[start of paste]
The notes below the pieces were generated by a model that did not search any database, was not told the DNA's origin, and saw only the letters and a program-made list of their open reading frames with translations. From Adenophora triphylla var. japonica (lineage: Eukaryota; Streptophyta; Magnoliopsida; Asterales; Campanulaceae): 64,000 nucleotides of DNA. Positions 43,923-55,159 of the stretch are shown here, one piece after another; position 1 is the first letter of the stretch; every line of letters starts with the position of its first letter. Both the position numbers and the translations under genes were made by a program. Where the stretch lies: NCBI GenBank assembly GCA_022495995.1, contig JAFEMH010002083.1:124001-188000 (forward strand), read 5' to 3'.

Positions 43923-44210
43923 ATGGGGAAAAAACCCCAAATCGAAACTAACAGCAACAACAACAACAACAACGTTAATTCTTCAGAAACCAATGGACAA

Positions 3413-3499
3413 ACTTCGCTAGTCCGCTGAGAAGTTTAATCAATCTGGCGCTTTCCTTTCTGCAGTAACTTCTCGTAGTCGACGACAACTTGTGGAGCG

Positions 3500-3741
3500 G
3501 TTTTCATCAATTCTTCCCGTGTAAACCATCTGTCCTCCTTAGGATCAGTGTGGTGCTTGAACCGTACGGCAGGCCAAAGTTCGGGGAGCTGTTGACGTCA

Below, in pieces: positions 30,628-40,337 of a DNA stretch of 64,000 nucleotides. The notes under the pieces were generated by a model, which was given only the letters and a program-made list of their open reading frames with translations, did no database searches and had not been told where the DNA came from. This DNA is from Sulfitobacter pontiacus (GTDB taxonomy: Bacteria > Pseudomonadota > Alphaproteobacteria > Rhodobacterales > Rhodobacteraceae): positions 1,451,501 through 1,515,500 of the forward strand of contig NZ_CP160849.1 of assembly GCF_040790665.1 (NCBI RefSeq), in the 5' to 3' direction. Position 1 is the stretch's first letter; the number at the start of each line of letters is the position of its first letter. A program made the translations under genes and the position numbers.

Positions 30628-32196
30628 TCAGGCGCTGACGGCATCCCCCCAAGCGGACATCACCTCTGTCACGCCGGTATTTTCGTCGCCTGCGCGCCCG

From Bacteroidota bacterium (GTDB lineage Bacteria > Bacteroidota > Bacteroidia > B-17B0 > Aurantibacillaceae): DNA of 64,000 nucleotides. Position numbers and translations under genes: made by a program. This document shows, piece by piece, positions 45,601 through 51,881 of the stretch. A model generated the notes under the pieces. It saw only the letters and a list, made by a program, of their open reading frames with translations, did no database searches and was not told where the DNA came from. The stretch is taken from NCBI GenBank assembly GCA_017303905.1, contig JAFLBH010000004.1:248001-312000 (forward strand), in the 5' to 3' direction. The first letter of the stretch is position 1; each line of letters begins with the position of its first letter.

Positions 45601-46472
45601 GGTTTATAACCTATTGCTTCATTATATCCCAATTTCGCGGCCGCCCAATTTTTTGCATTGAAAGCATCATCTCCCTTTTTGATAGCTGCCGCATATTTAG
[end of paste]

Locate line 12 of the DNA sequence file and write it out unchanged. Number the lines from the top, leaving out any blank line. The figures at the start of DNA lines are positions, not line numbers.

From Bacteroidota bacterium (GTDB lineage Bacteria > Bacteroidota > Bacteroidia > B-17B0 > Aurantibacillaceae): DNA of 64,000 nucleotides. Position numbers and translations under genes: made by a program. This document shows, piece by piece, positions 45,601 through 51,881 of the stretch. A model generated the notes under the pieces. It saw only the letters and a list, made by a program, of their open reading frames with translations, did no database searches and was not told where the DNA came from. The stretch is taken from NCBI GenBank assembly GCA_017303905.1, contig JAFLBH010000004.1:248001-312000 (forward strand), in the 5' to 3' direction. The first letter of the stretch is position 1; each line of letters begins with the position of its first letter.